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1/25/2018 7:38:29 AM
Posted: 12/16/2003 7:22:57 AM EST
This has probably been covered before. I know some folks like a tight fitting upper and lower. But does it technically make for a more accurate rifle? Has anyone ever tightened up a loose upper/lower and seen an increase in accuracy?

Link Posted: 12/16/2003 7:25:17 AM EST
Link Posted: 12/16/2003 7:46:03 AM EST
This is an interesting issue - I've always heard that upper to lower fit does not affect accuracy. But to me, this is the same issue as bedding a bolt action rifle. You're trying to eliminate the slop in the action to stock fit when you bed a bolt-action rifle and it supposedly increases accuracy a great deal. In both cases the sights/scope are attached to the action/upper receiver so that sight is consistantly aligned with the bore whether the stock is bedded or the upper to lower fit is tight. What am I missing here?
Link Posted: 12/16/2003 7:53:53 AM EST
While there are those that claim use of the "Accuwedge" to tighten the fit between the upper and lower on a AR15, is beneficial to the extreme. Then there's those, who like above say NOT! In testing I have proven with my LR CR6724 rifle there is only a "slight" reduction in group sizes, somewhere in the neighborhood of 1/32nd of an inch, and then again perhaps I just did a better job of holding harder/tighter on the 3-5 shot groups involved. I use them, but NOT for the great reduction in groups sizes, simply because I like a tight fitting AR. They work fine for that purpose, but their not gonna turn a 2 MOA AR into a 0.25 MOA tack-driver. Mike
Link Posted: 12/16/2003 7:54:12 AM EST
shooting. 1. put the sights on target and pull the trigger. 2. the bullet travels down and leaves the barrel. if the gun moves between the time steps one and two occur accuracy is lost. a loose fitting upper and lower can cause this to happen.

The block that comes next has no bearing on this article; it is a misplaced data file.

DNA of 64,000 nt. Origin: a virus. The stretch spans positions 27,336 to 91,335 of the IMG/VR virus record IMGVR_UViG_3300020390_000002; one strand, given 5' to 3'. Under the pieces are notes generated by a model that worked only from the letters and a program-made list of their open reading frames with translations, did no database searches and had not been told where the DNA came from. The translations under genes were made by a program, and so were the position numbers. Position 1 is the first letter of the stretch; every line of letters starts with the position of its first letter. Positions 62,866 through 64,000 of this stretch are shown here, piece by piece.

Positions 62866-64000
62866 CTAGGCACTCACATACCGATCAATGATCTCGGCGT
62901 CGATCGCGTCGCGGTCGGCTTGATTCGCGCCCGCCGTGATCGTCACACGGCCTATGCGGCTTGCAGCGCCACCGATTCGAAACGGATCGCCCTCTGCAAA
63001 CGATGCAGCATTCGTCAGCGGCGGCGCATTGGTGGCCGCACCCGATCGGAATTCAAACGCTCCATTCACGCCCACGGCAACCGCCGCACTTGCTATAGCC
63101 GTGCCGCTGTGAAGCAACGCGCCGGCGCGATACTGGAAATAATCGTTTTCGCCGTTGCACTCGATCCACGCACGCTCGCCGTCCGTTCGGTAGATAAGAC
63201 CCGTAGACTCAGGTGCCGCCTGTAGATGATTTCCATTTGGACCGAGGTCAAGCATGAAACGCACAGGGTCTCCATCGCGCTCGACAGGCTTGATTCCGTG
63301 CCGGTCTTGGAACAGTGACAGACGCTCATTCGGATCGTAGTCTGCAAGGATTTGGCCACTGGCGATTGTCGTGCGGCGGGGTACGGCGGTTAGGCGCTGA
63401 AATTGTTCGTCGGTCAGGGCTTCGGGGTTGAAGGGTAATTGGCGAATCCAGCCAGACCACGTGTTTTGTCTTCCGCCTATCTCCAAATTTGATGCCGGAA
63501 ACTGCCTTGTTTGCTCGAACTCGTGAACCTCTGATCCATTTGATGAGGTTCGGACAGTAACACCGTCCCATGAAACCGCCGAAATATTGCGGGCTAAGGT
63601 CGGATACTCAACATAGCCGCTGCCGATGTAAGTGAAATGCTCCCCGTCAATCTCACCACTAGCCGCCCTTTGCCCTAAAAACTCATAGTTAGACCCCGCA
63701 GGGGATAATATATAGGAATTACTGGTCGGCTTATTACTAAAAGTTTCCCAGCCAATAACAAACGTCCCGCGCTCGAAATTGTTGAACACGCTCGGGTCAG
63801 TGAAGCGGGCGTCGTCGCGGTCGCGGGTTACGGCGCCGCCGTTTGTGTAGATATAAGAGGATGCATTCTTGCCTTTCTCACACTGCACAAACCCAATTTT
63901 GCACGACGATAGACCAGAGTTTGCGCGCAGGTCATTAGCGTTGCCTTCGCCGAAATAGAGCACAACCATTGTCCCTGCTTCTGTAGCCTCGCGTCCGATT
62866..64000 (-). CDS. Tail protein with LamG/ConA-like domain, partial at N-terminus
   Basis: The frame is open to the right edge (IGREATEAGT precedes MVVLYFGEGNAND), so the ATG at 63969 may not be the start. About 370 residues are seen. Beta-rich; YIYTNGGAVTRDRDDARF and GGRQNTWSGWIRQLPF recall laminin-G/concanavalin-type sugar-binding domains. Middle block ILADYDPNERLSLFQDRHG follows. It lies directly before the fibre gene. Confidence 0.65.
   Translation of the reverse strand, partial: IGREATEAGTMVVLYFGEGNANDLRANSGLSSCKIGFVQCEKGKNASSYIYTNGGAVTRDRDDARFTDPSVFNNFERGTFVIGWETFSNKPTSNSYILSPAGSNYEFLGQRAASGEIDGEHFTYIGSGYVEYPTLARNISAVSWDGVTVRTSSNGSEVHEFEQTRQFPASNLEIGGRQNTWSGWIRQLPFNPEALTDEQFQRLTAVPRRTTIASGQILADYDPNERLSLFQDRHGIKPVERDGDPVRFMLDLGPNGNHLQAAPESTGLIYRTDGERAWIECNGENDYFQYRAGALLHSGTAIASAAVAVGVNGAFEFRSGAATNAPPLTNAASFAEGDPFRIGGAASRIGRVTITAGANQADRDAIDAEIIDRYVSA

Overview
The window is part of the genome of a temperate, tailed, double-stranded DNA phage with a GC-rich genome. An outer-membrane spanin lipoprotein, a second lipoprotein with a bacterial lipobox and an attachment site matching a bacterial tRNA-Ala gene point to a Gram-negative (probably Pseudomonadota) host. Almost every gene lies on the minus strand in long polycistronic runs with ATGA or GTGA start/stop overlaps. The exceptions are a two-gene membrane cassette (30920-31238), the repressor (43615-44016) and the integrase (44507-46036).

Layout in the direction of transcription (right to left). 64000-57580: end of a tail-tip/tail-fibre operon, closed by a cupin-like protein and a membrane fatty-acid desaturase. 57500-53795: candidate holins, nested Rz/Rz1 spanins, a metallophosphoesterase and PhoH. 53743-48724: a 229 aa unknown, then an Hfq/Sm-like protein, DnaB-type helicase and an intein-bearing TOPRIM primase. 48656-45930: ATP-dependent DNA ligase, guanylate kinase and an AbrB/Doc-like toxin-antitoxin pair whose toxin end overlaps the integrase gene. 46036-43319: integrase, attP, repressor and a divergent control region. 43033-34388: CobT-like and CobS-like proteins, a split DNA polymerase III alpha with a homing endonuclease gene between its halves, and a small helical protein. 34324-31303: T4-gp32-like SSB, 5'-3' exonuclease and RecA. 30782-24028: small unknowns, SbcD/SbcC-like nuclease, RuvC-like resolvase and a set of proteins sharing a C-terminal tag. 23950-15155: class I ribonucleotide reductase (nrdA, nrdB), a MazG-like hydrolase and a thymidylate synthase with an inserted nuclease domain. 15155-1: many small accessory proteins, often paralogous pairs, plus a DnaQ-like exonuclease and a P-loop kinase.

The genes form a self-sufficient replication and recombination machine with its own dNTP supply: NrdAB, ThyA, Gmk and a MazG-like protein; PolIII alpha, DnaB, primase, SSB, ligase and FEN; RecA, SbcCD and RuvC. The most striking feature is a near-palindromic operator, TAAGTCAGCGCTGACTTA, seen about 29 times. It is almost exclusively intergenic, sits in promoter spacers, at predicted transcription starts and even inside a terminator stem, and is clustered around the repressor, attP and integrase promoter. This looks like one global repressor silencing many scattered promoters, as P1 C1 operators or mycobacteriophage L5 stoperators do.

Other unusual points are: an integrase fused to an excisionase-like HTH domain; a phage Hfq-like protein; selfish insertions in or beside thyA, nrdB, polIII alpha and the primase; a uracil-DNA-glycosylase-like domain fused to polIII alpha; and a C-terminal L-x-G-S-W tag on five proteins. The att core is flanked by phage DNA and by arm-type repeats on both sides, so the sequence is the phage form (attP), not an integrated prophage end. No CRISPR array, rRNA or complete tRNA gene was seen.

Link Posted: 12/16/2003 9:14:58 AM EST
My eye placement is dependent upon cheekweld to the stock. If the upper can move and the sights are mounted to the upper and my cheek is on the stock which is attached to the lower that means I will not be able to get the exact same sight picture every time if the two are moving relative to one another. So IMHO, yes it affects accurancy, though how much I cannot say. I figure an accuwedge cannot hurt anything on a loose lower...
Link Posted: 12/16/2003 9:27:05 AM EST
Does it affect the ultimate accuracy of your rifle, no; but it can affect how well you shoot your rifle. JimmyT's point is somewhat astray I feel, bolt action rifles are a different issue as bedding can affect the match between the bolt and the barrel, but in an ar the bolt and barrel are both housed in the upper receiver, the joint between the upper and lower having no affect on the alignment of the two.
Link Posted: 12/16/2003 11:35:26 AM EST
Now wait a minute - if the barrel on a bolt-action is free-floated, how would bedding the action change the alignment of the bolt to the chamber? What you're trying to accomplish with bedding a bolt action is making sure that the action sits the same in the stock shot after shot so that your cheek weld/sight alignment is the same shot after shot. Or at least that is my understanding.
Link Posted: 12/16/2003 11:48:16 AM EST
It has absolutely no effect on accuracy. Accuracy is determined by barrel and headspace which remain constant in the AR type rifle. Anything you do prior to squeezing the trigger will effect bullet placement as will jerking the trigger but the bullet has left the barrel long before the recoil has moved the weapon. Stocks are bedded for two reasons, the first relates to the tendancy of wood to absorb moisture, the second relates to the bolt locking in the receiver rather than the barrel extension.